By Sarah Lacy
Judging by the 10,000-strong crowd that lined several San Francisco blocks waiting for the chance to see Oracle (ORCL ) Chief Executive Larry Ellison, it was clear how well the software company has burnished its image of late.
At Oracle's annual Open World conference, which drew some 35,000 attendees, gone were the gripes about strong-arm sales tactics that dogged the company in the late 1990s. And vanished were the comparisons of Ellison to Genghis Khan that abounded when Oracle launched its hostile bid for rival software maker PeopleSoft in 2003.
Ellison delivered a quick, 15-minute keynote address and opened the rest of the hourlong presentation to questions, saying he would rather hear what's on customers' minds. Several questioners hailed Ellison for his vision.
And when one West Coast-based client complained that every time she called Oracle customer service she got the call center in India and had to wait days for a response, Ellison furrowed his brow and said he was surprised. "Write me a note and we'll look into it," he said. The audience broke into applause.
This wasn't the same Ellison who, in 2003, famously implied that if he had one bullet, it would be aimed at former PeopleSoft CEO Craig Conway. No, this week showcased a kinder, gentler Oracle: One that announced it would provide lifetime support for any application acquired during its recent $18 billion shopping spree, and one that also pledged to make its products more compatible with those of other vendors, including IBM (IBM ).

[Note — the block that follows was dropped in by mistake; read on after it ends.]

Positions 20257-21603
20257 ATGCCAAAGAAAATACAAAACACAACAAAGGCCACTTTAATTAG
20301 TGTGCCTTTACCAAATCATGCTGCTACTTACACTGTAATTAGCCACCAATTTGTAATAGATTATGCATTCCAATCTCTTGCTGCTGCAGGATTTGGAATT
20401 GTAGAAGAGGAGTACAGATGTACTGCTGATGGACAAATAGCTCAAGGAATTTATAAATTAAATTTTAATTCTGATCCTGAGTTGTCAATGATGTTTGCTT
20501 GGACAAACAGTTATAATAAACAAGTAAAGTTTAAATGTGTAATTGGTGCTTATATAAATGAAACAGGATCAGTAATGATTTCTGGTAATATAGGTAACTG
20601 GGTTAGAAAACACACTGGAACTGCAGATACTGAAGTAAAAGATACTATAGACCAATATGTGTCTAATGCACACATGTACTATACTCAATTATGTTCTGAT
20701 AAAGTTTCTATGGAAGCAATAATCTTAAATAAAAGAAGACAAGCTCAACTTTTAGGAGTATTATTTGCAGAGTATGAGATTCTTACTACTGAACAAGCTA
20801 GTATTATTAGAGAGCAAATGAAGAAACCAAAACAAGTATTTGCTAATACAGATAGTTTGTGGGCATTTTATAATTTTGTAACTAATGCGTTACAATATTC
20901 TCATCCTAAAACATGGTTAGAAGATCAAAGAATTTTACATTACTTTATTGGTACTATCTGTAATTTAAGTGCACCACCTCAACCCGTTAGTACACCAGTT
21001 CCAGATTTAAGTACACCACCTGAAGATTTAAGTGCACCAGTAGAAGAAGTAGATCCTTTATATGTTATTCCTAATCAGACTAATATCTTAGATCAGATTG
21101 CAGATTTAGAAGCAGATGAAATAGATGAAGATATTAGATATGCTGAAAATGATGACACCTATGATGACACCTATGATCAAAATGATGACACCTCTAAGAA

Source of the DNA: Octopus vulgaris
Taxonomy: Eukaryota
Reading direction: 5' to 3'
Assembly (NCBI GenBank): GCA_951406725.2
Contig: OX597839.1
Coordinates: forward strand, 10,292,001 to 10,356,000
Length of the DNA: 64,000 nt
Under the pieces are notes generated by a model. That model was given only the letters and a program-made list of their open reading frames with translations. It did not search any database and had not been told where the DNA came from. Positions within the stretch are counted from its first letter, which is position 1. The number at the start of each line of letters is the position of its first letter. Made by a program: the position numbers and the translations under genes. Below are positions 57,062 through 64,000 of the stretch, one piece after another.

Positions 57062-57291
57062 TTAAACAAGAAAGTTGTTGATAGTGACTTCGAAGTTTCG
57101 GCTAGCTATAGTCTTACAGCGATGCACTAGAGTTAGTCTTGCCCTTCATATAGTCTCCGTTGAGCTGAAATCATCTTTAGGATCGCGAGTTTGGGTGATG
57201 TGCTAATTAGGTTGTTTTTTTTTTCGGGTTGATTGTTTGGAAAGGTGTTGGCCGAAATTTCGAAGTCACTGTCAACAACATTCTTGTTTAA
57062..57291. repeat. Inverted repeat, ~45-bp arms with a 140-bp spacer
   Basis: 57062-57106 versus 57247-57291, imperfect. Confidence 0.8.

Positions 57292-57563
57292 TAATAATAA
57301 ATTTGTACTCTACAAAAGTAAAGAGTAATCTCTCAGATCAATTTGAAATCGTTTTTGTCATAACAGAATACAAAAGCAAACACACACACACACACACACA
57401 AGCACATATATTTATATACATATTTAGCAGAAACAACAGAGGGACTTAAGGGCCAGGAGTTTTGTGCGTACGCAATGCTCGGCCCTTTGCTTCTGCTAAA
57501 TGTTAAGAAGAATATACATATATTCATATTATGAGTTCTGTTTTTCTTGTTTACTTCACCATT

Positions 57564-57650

"We have no interest in coercing anything from a platform [customers] are happy with," Ellison said. There was even good news for Wall Street. Annual sales, Ellison said, are expected to double, to about $30 billion over the next few years.
But the good feelings dissipated the following day, on Sept. 22, when Oracle reported results that missed analysts' expectations. Fiscal first-quarter revenue rose to $2.8 billion, from $2.2 billion a year earlier, falling short of Wall Street's expectations of $2.9 billion. Net income was $519 million, up from $509 million a year ago.
Particularly troubling was revenue from the company's core database software business, which rose only 1%. On a conference call, Ellison dismissed concerns, arguing that it grew 19% in the first quarter of last year and that, when the quarters are averaged, growth comes to 10% -- roughly on par with the historic norms.
Wall Street wasn't impressed -- in after-hours trading, shares fell 4.6%, to around $12.90. Oracle is using acquisitions, including the purchase of Siebel Systems (SEBL ), announced on Sept. 12, to expand in applications and lessen its dependence on the database business, which accounts for about three-fourths of sales (see BW Online, 9/12/05, "Now Oracle May Finally Rest").
Yet analysts continue to pay close heed to Oracle's performance in database programs, which help drive sales of other products and give Oracle an advantage over its bigger rival SAP (SAP ). "If at any time we start to see slowing in growth in infrastructure that could expose some weakness," says Peter Coleman, analyst for ThinkEquity Partners. Adding to concerns, Oracle held to its forecast for 2006 earnings of 78 cents to 81 cents a share, letting down analysts who had been hoping for an increase.